In the months since Hurricane Harvey made landfall in Texas, flood-damaged vehicles continue to be sold across the state -- many even showing up in our area.
While it is not that difficult to hide flood damage that is considered "cosmetic," repairing an engine that has water damage is harder to do. Sometimes, a dishonest individual or business may choose not to reveal the fact that the damage occurred, leaving the buying with a load of potential problems down the road.
So, how does one determine whether or not a car is flood-damaged? According to the Better Business Bureau, the process begins with a few simple steps:
Thoroughly inspect the vehicle. Be sure to check all gauges on the dashboard to make sure they are accurate, and inspect the trunk, glove compartments, seats and dashboard for signs of mud, rust or water damage. Signs of water damage may include: Water stains, mildew or sand under the carpet, floor mats and dashboard; Disolored, faded or stained upholstery; Carpeting that has been replaced and may fit too loosely or may not match the interior color; Fogging inside the headlights, taillights and gauges.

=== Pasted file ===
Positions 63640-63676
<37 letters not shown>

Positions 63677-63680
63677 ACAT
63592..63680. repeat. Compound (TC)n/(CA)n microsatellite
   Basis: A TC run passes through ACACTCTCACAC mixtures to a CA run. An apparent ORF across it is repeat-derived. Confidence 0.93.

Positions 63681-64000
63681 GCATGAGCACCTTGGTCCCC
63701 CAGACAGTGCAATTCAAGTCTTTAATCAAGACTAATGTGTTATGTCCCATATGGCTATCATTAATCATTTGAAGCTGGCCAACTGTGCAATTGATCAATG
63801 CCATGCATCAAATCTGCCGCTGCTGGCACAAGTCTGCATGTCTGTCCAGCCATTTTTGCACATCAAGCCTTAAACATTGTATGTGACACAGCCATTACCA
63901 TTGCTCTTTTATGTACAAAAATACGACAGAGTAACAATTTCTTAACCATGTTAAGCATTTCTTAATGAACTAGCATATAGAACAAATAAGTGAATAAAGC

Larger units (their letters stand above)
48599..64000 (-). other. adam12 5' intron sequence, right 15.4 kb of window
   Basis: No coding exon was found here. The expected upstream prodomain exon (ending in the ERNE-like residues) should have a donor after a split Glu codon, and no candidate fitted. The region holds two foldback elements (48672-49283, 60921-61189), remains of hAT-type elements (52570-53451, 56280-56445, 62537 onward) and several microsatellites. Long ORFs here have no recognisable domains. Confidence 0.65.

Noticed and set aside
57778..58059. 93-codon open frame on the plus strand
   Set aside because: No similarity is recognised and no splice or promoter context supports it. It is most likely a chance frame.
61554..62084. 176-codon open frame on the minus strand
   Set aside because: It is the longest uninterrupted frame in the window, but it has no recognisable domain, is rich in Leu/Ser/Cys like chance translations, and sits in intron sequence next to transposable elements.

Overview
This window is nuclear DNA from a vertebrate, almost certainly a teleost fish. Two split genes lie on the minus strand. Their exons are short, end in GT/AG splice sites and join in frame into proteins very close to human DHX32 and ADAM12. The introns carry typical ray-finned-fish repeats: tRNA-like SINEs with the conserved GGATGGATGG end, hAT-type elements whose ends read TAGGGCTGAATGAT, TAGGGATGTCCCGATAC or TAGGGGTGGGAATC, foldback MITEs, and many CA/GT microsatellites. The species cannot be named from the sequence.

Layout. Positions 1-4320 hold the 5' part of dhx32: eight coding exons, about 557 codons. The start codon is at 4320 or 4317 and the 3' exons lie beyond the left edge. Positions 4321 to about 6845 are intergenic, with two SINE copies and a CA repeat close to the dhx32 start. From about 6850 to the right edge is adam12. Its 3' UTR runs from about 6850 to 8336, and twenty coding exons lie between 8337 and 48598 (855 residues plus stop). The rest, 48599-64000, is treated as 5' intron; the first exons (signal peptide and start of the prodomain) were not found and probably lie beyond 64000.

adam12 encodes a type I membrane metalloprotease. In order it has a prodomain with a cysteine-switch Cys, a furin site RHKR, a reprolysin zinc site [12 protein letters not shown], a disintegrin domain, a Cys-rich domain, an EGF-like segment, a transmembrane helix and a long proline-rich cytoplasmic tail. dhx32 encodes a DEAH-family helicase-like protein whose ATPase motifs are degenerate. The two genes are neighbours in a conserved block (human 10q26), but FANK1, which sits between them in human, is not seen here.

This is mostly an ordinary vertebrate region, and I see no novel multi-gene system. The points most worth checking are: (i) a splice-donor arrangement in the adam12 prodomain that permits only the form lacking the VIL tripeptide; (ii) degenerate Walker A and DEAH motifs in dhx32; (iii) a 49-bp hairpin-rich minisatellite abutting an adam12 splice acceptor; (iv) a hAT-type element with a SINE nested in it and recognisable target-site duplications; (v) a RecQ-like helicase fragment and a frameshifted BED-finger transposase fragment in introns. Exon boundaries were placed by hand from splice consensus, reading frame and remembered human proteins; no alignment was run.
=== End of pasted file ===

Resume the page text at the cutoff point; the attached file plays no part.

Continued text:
Do a smell test. A heavy aroma of cleaners or disinfectants isc often a sign of someone's attempt to mask a mold or odor issue. Smell for musty odors resulting from mildew, and check for a well-defined line, or watermark, that could cause the odor.
Self-test the features inside the vehicle. Test the lights, windshield wipers, turn signals, cigarette lighter, radio, heater and air conditioner several times to make sure they work. Also, flex some wires under the dash to see if they bend or crack, since wet wires become brittle upon drying and can crack or fail at any time.
Have a mechanic inspect the vehicle. Before buying any used car, always get a pre-purchase inspection by a trusted mechanic. Have the mechanic inspect the car’s mechanical and electrical components and systems that contain fluids for water damage. The extra cost may save you money in the long run. Use the BBB to find a trustworthy mechanic and visit a company’s Business Review page.
Ask to see the title of the vehicle. Check the date and place of transfer to see if the car came from a flood-damaged state and if the title is stamped “salvage.” If the car’s history seems suspicious, ask the dealer or individual directly if the car has been damaged by flood water. Also, if you are purchasing a used car from a dealership, be sure to check out the reliability of the dealer by visiting www.BBB.org.
If you suspect a dealer is knowingly selling a flood-damaged car or a salvaged vehicle as a “good-condition” used car, contact your auto insurance company or local law enforcement agency. You should also report it to the BBB and make a note at the BBB Scam Tracker as this could help alert others to a rip-off.
Got a question for the BBB? Contact Regional Director Kelly Trevino at email@example.com.
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